Recent Canadian and American studies have suggested that approximately 5% of women are taking antidepressant medications at some point during their pregnancy (10). It is important to establish whether taking SSRIs increase the risk of abnormal bleeding in pregnancy and delivery. There have been conflicting results from studies examining this area. Studies have been under powered. By contrast Hanley et. al. published a population-based cohort study in 2015 which included 225,973 women with 322,224 pregnancies in British Columbia.  They found no significant association between SSRI use in pregnancy and increased risk of postpartum hemorrhage (11).





There is an increased risk of perioperative bleeding associated with SSRIs as well as increased requirements for transfusion. Although the evidence at this point is not of high quality Roose and Rutherford conclude that SSRI use increases the risk of

bleeding complications during and immediately after surgery. They could not

estimate the risk for a given patient having a given procedure due to limited data (12).




Antidepressant prescribers need to be aware of potential bleeding associated with SSRIs and discuss these with patients. It may be necessary to alert general physicians, surgeons, anesthesiologists and obstetricians to these risks.


Reference List


1 . Andrade C, Sandarsh S, Chethan KB, Nagesh KS. Serotonin reuptake inhibitor antidepressants and abnormal bleeding: a review for clinicians and a reconsideration of mechanisms. J Clin Psychiatry. 2010;71(12):1565-1575.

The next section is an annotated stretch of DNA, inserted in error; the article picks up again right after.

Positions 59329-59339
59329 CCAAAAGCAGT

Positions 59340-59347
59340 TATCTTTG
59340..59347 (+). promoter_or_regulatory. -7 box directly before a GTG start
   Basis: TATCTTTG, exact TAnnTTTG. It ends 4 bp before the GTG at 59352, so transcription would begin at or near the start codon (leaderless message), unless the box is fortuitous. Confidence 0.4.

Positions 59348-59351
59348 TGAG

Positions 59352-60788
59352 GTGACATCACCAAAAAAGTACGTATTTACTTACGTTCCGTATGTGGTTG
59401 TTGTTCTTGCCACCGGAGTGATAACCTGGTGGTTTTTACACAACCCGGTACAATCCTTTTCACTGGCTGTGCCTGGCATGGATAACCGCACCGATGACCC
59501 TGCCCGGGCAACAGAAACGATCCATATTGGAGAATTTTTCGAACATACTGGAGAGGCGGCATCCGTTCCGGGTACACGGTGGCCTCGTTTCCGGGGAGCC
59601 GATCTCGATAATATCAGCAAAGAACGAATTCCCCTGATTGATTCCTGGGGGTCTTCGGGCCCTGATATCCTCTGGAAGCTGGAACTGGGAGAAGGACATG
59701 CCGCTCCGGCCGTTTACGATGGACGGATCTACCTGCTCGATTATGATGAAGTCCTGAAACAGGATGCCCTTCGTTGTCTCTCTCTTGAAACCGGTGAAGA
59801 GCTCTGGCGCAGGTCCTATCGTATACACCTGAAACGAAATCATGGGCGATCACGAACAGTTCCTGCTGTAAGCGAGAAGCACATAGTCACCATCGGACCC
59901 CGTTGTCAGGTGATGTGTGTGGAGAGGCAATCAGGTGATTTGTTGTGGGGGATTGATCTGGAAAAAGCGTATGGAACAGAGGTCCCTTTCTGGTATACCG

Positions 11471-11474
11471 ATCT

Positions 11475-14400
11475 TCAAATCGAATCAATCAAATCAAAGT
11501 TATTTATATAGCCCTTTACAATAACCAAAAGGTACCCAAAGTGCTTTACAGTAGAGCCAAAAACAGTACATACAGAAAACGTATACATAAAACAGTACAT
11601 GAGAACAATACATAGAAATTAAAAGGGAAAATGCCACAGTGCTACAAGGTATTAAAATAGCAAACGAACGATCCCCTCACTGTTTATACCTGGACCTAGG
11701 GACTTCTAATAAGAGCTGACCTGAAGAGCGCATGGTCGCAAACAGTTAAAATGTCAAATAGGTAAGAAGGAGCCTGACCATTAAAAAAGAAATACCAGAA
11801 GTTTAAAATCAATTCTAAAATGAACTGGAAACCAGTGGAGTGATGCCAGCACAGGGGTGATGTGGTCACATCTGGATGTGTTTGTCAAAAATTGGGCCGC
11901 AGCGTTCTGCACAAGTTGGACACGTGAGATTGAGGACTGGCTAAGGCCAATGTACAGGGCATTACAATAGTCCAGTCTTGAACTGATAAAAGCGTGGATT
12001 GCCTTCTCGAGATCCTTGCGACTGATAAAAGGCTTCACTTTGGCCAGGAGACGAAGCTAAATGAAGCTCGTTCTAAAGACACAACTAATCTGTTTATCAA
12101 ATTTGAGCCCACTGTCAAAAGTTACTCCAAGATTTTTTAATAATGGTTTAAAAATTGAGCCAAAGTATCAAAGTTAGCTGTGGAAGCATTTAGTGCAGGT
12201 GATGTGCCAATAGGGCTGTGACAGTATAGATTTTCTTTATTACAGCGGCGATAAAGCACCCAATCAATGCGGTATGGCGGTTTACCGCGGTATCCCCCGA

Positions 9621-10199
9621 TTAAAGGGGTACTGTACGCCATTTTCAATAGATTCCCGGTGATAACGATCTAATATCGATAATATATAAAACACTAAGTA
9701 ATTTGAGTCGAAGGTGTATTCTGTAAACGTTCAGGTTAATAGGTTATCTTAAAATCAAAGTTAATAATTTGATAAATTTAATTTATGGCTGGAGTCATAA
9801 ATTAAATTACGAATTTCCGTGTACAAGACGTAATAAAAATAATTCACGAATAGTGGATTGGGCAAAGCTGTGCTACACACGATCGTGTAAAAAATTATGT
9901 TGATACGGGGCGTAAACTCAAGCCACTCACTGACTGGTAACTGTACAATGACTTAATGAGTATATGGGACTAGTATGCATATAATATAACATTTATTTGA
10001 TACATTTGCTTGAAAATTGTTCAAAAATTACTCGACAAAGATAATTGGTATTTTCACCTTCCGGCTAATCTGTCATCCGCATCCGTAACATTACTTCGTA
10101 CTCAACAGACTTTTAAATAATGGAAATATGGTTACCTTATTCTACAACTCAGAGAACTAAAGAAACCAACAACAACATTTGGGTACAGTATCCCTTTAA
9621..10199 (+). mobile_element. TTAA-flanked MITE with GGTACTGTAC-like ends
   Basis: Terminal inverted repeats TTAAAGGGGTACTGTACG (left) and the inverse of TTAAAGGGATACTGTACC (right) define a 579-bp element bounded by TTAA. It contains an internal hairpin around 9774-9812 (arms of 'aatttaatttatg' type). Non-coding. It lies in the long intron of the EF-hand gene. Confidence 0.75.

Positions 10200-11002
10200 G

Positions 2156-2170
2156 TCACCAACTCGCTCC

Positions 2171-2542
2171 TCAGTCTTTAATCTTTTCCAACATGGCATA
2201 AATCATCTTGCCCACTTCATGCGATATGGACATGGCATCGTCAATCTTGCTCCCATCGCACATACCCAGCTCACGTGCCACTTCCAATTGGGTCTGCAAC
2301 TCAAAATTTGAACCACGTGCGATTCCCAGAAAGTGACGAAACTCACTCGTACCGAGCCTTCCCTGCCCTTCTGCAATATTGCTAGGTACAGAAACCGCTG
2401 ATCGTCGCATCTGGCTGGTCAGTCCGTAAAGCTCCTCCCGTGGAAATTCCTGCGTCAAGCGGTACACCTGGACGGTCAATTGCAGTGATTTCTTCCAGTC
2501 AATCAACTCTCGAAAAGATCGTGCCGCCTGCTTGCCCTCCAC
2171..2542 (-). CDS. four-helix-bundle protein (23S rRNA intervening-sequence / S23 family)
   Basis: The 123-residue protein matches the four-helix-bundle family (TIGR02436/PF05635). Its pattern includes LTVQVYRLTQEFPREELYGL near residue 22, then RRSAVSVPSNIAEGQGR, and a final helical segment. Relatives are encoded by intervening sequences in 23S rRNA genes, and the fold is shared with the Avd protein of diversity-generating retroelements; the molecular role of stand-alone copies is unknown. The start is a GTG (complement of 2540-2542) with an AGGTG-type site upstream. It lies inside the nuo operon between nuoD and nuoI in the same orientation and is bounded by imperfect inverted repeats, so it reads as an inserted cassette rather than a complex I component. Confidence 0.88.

1. Serebruany VL. Selective serotonin reuptake inhibitors and increased bleeding risk: are we missing something? Am J Med. 2006;119(2):113–116.


  1. Abdel Salam OM. Fluoxetine and sertraline stimulate gastric acid secretion via a vagal pathway in anaesthetised rats. Pharmacol Res. 2004;50(3):309–316.


  1. Zullino DF, Khazaal Y. Increased risk of gastrointestinal adverse effects under SSRI/NSAID combination may be due to pharmacokinetic interactions. Br J Clin Pharmacol. 2005;59(1):118–119, author reply 119.


  1. Smith M, Robinson D. Sertraline and vaginal bleeding—a possible association. J Am Geriatr Soc. 2002;50(1):200–201.


  1. Linnebur SA, Saseen JJ, Pace WD. Venlafaxine-associated vaginal bleeding. Pharmacotherapy. 2002;22(5):652–655.


  1. Meijer WE, Heerdink ER, Nolen WA, Herings RM, Leufkens HG, Egberts AC. Association of risk of abnormal bleeding with degree of serotonin reuptake inhibition. Arch Intern Med. 2004 Nov 22;164(21):2367-70.


  1. Uguz, Faruk et al. Antidepressants and menstruation disorders in women: a cross-sectional study in three centers. General Hospital Psychiatry. 2012 Sep-Oct;34(5):529-33.


  1. Brown J, O Brien PM, Marjoribanks J, Wyatt K. Selective serotonin reuptake inhibitors for premenstrual syndrome. Cochrane Database Syst Rev. 2009 Apr 15;(2).


  1. Smolina K, Hanley GE, Mintzes B, Oberlander TF, Morgan S. Trends and Determinants of Prescription Drug Use during Pregnancy and Postpartum in British Columbia, 2002–2011: A Population-Based Cohort Study. PLoS One 2015;10:e0128312.


  1. Hanley GE, Mintzes B. Patterns of psychotropic medicine use in pregnancy in the United States from 2006 to 2011 among women with private insurance. BMC Pregnancy Childbirth 2014;14:242.


  1. Roose SP, Rutherford BR. Selective Serotonin Reuptake Inhibitors and Operative Bleeding Risk: A Review of the Literature. J Clin Psychopharmacol. 2016 Dec;36(6):704-709.